The Culture Connects@Richmond Barracks team have launched a biodiversity worksheet.
The bee-autiful worksheet, about biodiversity and honey bees, was created by children who took part in a 4-day biodiversity workshop led by Richmond Barracks eco-gardener in residence Polly Rowley-Sams.
The budding environmentalists, aged 9-12, learned about the importance of biodiversity and protecting the natural environment. Working and learning together, through games, drawings and planting, the young eco scientists mapped out the garden and made big plans for its future.
The worksheet, which will be given to visitors at Richmond Barracks will help share their findings and improve biodiversity in the local community. Their hard work will also be used as part of the All-Ireland Pollinator Plan, a plan that aims to create an Ireland where pollinators can survive and thrive.
You can view and download the worksheet here.
During their time at Richmond Barracks the children got their hands dirty, helping to welcome two new beehives to the garden and embarked on a journey to explore nature, pollinators and biodiversity in the garden. Along with their work on the biodiversity worksheets, they audited the garden, created a pollinator friendly planting plan and developed ideas for ways to help improve biodiversity in their neighborhood.
Climate action in Dublin
The launch of the worksheet coincides with Dublin Climate Action Week (Sept 13 - 19 September) which aims to inspire, share knowledge and highlight best practice on climate action across the Dublin region.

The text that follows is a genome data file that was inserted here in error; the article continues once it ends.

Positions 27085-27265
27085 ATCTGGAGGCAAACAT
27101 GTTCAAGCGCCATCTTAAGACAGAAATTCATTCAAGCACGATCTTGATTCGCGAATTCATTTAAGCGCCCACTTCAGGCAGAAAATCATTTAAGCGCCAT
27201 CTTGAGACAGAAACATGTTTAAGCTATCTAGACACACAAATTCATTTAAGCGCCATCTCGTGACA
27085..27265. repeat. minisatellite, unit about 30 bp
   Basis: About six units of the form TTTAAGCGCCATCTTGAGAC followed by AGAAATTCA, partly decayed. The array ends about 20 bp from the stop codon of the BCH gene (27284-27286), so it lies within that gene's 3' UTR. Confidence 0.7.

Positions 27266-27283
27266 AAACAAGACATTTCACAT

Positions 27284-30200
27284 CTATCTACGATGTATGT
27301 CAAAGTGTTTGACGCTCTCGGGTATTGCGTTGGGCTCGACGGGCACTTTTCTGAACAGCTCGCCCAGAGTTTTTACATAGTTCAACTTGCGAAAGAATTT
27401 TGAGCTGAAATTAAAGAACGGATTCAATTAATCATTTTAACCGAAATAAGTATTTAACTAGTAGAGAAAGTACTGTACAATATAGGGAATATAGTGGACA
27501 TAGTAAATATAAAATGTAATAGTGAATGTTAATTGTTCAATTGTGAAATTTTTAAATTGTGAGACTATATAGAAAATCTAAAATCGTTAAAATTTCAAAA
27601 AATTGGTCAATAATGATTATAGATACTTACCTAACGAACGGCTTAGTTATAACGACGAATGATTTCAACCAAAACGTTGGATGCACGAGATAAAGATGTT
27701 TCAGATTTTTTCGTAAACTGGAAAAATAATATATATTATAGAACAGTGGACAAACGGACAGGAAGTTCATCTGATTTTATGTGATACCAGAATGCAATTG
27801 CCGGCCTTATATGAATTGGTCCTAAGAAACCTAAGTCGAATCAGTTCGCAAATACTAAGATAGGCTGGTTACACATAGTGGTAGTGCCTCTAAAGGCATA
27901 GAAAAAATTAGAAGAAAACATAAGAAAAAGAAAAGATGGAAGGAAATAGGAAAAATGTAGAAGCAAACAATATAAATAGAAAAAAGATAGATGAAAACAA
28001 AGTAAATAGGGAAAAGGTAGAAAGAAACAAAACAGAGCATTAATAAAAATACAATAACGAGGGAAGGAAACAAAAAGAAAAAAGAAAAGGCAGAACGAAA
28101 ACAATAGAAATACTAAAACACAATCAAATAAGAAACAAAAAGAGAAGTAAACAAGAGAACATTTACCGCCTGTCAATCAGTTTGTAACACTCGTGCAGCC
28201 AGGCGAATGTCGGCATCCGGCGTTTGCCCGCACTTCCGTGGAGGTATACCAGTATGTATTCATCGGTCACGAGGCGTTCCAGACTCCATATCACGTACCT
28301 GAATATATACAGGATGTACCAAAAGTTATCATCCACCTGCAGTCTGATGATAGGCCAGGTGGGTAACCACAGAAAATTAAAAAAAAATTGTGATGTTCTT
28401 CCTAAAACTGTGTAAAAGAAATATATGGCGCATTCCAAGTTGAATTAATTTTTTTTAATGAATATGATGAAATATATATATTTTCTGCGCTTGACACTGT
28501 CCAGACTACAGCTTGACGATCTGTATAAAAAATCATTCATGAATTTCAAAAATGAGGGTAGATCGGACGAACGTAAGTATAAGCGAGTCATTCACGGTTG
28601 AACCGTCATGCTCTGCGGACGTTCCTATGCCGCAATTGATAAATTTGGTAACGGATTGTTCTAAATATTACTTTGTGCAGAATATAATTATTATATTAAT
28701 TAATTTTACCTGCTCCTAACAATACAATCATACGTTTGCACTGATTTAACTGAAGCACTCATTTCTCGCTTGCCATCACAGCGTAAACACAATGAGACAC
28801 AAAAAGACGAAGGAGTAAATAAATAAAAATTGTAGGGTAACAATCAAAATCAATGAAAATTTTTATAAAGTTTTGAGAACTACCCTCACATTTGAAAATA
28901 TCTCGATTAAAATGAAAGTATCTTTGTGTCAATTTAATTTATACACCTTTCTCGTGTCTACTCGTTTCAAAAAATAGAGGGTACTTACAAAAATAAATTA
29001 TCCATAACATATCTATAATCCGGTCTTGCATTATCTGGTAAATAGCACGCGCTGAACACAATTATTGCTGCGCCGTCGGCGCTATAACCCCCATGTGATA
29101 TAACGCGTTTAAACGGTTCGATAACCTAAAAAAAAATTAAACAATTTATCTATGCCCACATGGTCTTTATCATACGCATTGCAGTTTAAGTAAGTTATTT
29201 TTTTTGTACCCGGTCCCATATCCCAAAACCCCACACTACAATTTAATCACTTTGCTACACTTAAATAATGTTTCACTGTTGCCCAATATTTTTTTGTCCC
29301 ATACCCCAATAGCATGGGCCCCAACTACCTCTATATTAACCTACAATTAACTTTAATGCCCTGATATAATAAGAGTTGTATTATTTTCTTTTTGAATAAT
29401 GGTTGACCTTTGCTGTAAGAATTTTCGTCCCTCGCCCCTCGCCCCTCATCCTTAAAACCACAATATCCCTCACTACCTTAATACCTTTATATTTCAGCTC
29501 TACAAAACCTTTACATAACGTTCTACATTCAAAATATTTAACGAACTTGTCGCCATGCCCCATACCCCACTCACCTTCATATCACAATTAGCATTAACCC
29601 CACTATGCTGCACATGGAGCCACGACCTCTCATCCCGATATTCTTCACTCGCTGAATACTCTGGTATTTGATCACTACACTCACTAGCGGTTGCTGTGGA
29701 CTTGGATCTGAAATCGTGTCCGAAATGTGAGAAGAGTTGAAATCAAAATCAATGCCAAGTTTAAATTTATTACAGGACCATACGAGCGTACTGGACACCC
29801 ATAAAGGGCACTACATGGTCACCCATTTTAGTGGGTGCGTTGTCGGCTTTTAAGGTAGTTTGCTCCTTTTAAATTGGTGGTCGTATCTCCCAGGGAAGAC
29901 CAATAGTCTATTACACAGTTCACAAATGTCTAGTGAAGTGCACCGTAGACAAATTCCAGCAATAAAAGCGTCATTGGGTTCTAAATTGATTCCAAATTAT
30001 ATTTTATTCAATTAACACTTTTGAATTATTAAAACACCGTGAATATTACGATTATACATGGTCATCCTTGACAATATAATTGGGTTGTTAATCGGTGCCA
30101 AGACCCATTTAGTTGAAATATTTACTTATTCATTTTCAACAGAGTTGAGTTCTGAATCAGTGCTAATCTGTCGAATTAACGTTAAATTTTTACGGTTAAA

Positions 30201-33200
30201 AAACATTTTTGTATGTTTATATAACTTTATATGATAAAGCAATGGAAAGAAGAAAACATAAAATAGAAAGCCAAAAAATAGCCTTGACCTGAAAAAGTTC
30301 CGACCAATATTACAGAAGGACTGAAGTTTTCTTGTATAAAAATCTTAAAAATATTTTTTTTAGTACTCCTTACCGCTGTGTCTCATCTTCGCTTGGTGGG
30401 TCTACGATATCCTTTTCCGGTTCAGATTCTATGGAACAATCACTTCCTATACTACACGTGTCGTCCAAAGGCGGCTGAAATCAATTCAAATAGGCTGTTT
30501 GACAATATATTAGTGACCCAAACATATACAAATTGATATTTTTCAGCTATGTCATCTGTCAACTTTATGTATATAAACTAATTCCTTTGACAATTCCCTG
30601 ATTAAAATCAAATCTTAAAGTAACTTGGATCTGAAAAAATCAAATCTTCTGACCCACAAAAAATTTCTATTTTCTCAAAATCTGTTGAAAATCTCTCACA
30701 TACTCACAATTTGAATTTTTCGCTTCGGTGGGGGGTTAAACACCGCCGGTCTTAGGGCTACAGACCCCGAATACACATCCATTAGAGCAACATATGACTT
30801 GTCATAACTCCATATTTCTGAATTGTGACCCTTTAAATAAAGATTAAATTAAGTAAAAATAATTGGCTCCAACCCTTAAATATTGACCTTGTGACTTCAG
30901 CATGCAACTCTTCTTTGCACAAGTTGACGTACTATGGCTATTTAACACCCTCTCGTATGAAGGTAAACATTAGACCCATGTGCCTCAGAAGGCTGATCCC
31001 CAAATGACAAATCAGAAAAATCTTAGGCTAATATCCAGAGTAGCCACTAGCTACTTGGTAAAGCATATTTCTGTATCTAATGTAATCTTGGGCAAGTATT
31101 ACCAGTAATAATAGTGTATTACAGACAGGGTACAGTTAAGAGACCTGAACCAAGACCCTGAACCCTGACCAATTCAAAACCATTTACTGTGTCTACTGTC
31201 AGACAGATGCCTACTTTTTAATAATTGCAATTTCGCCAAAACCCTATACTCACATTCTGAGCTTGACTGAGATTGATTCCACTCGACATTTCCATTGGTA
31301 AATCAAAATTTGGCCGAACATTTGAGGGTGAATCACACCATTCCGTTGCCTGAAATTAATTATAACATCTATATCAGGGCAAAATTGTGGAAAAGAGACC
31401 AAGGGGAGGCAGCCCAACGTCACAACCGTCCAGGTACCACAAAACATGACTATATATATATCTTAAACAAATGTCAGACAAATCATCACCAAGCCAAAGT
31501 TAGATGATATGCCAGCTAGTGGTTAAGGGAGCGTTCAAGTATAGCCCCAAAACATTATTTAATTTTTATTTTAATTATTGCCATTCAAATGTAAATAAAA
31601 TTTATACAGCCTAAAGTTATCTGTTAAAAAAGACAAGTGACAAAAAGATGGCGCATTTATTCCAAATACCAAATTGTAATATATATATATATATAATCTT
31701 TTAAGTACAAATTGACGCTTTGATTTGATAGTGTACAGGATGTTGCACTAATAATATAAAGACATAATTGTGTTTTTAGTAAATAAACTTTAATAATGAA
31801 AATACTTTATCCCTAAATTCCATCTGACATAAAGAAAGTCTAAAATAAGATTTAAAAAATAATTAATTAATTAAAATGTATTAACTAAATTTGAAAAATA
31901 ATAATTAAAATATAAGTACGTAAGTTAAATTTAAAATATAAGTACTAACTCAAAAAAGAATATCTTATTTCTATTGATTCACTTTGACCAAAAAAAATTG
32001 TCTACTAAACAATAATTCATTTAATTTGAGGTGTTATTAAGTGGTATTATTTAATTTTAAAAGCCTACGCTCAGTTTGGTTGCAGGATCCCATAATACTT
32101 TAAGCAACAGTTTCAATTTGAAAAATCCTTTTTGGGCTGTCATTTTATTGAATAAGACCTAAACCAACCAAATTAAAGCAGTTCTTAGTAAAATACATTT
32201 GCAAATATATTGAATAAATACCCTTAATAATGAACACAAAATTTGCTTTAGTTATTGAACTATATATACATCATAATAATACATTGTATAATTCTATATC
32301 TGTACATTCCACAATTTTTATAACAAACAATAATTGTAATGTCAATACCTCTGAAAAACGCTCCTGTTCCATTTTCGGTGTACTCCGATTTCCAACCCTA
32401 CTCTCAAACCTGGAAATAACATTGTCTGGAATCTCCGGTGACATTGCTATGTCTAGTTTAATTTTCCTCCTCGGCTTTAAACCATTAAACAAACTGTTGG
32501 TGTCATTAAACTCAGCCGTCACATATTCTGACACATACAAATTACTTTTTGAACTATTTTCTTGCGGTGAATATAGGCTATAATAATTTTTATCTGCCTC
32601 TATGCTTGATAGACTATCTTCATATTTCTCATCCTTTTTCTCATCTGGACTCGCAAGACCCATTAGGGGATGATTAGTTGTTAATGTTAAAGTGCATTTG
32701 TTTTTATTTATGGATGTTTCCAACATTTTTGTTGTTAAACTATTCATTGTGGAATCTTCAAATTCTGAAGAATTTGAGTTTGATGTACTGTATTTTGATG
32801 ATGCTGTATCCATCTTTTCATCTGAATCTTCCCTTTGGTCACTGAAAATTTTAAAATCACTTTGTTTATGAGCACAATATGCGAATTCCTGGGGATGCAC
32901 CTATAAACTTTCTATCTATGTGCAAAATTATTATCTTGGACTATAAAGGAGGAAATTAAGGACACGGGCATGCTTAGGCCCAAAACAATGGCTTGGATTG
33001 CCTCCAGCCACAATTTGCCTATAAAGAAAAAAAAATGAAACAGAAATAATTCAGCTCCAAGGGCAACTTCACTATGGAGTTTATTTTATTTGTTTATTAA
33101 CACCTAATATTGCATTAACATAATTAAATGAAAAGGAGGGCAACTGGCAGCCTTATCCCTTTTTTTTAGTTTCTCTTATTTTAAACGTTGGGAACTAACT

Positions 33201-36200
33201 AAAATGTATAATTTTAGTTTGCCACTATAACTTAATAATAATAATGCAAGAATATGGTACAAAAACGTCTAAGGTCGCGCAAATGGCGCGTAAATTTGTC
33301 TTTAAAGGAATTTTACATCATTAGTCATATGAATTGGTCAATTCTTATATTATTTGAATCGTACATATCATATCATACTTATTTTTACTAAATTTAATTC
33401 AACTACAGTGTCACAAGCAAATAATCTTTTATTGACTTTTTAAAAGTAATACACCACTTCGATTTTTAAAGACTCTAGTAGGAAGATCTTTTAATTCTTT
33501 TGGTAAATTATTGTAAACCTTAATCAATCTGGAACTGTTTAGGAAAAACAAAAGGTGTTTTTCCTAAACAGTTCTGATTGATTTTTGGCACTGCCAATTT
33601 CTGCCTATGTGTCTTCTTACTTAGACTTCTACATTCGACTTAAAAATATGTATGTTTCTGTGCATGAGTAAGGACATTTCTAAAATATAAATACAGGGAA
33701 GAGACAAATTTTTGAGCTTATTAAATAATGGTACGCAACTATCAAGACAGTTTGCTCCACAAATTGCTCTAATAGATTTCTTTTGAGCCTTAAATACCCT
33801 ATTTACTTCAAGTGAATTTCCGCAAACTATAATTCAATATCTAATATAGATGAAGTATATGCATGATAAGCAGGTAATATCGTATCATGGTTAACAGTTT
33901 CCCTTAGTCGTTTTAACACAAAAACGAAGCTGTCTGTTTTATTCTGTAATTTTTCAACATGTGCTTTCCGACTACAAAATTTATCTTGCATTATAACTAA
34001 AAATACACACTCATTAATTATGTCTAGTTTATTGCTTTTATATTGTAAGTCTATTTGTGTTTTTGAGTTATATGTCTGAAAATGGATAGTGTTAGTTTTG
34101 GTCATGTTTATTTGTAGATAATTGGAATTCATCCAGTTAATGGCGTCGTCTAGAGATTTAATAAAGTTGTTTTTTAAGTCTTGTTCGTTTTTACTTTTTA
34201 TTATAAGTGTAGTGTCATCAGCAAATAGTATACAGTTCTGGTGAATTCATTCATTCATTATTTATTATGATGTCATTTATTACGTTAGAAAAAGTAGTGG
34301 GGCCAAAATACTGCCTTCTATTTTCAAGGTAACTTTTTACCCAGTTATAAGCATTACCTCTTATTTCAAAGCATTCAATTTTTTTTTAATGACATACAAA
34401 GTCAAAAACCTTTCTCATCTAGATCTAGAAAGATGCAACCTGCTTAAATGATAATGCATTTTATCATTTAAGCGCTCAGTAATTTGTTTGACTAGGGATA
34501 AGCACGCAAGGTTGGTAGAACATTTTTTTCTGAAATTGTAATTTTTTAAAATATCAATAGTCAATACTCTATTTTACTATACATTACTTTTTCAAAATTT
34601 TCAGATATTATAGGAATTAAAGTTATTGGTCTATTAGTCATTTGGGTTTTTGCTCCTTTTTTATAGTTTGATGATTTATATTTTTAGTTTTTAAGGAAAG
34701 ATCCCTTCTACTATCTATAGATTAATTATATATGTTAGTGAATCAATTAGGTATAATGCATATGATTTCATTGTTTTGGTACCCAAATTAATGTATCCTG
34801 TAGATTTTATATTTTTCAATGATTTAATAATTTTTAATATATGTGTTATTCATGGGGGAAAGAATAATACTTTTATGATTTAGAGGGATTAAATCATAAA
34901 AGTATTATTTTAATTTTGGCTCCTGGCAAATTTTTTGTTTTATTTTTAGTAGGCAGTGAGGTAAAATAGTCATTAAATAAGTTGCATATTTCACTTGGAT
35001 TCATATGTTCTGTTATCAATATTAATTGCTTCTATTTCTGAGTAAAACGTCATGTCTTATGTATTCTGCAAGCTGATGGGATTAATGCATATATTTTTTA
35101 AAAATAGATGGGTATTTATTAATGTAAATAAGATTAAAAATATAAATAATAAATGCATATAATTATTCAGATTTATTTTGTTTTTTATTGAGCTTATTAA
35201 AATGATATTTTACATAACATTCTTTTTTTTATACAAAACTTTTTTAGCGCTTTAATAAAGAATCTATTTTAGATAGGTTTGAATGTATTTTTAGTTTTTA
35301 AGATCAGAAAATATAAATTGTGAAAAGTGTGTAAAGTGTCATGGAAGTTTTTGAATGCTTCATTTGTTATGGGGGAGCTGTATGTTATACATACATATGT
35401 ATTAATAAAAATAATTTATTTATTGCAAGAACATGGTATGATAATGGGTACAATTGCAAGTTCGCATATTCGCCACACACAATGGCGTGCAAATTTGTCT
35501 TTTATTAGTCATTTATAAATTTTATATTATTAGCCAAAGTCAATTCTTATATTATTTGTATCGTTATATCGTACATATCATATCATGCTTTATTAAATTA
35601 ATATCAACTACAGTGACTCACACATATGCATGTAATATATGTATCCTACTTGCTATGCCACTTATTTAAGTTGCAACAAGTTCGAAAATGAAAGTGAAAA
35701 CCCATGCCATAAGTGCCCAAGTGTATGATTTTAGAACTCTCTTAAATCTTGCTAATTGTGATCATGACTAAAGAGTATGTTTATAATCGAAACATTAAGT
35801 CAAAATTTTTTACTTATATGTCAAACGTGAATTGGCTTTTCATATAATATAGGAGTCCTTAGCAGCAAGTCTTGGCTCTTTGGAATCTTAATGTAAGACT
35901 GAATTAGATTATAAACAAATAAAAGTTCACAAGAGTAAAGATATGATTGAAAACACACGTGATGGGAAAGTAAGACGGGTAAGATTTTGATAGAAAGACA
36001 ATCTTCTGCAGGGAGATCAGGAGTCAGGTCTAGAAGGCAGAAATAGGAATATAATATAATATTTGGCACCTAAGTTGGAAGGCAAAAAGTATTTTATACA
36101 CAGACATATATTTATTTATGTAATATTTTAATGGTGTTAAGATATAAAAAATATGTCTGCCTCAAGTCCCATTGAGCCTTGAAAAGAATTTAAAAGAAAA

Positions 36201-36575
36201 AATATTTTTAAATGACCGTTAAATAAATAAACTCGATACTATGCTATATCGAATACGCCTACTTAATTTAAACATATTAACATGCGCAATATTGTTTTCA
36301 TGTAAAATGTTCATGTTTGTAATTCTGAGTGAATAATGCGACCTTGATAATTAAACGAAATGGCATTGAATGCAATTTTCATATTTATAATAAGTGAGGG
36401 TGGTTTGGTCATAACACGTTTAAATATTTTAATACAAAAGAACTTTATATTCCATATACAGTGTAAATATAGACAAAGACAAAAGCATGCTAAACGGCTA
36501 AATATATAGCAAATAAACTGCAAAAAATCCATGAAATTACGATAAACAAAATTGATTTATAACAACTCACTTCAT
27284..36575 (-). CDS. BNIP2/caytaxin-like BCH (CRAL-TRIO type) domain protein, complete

At the launch of the new biodiversity worksheet, CEO of Dublin City Council Culture Company Iseult Byrne commented - “We are thrilled to be able to launch this Biodiversity Worksheet during the inaugural Dublin Climate Action Week. The children put a huge amount of effort into researching, exploring and bee-fact finding. We have gathered all their work into this worksheet and we want to thank them for their hard work and their passion for our pollinators.”
Byrne further commented: “The children's work is just the start of our ambitions in terms of highlighting and growing biodiversity in the area. We are planning a Biodiversity Walk in the local area to share knowledge and amplify some of the fantastic environmental initiatives happening locally."
We aim to make the garden a community-led space, including raised beds for community use, where locals and neighbours can meet, greet, learn and grow together. Iseult Byrne, CEO, Dublin City Council Culture Company
While Richmond Barracks is still in use as a vaccination centre for patients of St. James’s Hospital, the Culture Connects@Richmond Barracks programme continues to run, for both online and in person events. There is an exciting programme of tours, talks, workshops and courses planned for the months ahead. The Inchicore library based in Richmond Barracks is also now open on a browse and borrow basis.
Polly Rowley-Sams will return to the Richmond Barracks garden on Saturday 30 October with a Creepy Crawlies Craft Workshop for children aged 7+. In this workshop, children will have the chance to explore and learn about biodiversity and observe small creatures in their natural habitat. They will also craft their own creepy crawlies to take home. Find out more and book your spot here.